And just like that, Wrexham’s 15-year purgatory in footballing anguish – better known by its official name, the National League – is over; the ear-splitting din reverberating down a teeming Mold Road announcing to the universe the christening of the third oldest club in the world as League Two newbies has officially passed.

You would have been forgiven if during all the Welsh bucket-hatted bonhomie you never noticed the usual wet towels thrown by their scowling critics. Jealousy is a cruel mistress, a popular anthem of which has ostensibly come to be a pithy suggestion to Wrexham fans to stick one of their co-owners up their backsides to the tune of SteveSongs’ ‘She’ll Be Coming Around the Mountain’.

Never underestimate football fans’ proclivity for cleverly vicious remixes on children’s classics, nor the extent to which unfettered envy can seep into the drooling psyches of supporters, transcending leagues and commandeering media headlines around the globe when actual good owners are involved.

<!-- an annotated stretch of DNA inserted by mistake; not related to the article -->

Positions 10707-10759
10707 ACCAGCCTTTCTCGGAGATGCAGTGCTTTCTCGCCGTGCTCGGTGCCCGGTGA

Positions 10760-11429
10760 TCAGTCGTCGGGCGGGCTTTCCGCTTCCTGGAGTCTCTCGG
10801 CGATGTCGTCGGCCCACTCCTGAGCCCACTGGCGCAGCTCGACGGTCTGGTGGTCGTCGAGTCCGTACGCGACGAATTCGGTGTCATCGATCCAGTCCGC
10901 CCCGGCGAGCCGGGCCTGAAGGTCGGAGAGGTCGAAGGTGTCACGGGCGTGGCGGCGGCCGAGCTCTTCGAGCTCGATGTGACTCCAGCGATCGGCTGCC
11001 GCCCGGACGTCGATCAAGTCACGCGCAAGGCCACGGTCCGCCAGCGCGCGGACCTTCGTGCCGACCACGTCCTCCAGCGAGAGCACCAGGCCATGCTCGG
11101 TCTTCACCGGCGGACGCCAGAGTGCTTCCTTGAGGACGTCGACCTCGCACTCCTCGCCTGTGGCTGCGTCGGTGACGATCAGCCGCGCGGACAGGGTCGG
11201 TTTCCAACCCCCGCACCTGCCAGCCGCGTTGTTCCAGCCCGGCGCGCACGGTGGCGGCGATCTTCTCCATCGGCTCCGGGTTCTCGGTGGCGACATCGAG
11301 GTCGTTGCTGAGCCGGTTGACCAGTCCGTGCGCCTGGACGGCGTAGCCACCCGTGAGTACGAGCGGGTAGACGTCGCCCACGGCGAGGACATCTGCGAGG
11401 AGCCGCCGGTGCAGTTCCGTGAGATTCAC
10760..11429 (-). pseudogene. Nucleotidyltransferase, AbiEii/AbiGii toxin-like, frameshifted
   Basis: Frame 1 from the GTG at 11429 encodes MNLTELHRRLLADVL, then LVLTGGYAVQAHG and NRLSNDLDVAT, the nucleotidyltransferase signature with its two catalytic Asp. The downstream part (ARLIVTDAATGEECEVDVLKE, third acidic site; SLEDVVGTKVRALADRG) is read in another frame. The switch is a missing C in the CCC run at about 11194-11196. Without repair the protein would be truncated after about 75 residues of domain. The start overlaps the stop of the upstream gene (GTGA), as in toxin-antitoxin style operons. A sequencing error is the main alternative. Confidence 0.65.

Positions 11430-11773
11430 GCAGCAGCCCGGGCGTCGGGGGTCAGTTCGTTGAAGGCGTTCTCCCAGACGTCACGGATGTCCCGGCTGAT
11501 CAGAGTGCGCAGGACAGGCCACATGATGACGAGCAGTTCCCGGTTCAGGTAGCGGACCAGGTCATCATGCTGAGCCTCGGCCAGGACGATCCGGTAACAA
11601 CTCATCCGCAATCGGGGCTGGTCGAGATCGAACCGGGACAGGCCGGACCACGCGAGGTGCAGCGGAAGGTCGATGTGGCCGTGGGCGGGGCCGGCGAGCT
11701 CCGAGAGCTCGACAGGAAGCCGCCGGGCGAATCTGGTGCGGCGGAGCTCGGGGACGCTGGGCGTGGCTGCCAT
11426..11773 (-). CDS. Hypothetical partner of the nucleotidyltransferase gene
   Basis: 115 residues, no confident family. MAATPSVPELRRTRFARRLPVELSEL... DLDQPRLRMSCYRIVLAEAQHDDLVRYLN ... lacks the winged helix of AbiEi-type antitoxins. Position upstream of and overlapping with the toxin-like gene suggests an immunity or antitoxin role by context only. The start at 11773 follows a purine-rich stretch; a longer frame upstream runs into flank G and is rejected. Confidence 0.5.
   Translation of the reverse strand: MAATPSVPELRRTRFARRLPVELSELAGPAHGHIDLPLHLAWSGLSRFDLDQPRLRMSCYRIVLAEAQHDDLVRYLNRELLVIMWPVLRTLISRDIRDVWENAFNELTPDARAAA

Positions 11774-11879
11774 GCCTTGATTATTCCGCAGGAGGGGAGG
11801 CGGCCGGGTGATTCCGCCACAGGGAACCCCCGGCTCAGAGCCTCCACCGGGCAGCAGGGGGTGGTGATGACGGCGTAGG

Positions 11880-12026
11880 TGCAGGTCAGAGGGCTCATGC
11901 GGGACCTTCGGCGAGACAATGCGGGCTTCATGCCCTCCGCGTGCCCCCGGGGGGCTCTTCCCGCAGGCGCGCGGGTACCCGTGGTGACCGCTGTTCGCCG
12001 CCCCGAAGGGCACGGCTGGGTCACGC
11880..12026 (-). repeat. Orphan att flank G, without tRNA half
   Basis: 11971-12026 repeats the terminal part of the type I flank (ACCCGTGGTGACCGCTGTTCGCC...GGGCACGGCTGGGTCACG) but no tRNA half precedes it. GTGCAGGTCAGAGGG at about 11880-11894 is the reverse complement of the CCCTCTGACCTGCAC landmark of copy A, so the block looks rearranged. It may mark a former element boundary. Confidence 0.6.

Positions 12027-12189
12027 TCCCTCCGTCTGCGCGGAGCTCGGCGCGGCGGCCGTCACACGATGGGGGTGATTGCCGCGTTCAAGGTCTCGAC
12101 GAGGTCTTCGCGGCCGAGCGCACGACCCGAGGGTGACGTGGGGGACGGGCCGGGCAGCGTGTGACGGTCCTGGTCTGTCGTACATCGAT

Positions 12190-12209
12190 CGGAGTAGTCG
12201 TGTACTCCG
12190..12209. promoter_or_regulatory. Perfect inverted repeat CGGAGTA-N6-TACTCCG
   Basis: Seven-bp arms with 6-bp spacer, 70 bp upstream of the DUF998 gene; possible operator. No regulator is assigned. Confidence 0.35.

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This is not a piece instructing football fans to shove their Wrexham jealousy — and it is jealousy — up their respective backsides, nor is this a piece constructed to malign or invalidate that jealousy, nor a rival team’s wholesale conviction to p*ss all over the Rob McElhenney and Ryan Reynolds Wrexham parade during the season. In fact, I'm one of you.

If anything, this piece is designed to make you (me) feel infinitely better about your (our) jealousy of a club finally shaking off 15 years of non-league tragicomedy to the tune of Declan Swans; to validate your inherent response to the media circus surrounding the club as a totally objective, even involuntary reaction. Like vomiting from Taco Bell.

The old maxim goes that we’re not to covet thy neighbour’s anything. But when 'anything' is replaced with 'Hollywood owners with a fervent passion for their football club' and (most notably) 'oodles of raw, bottomless cash to fuel that passion', following that basic rule of thumb becomes incredibly difficult.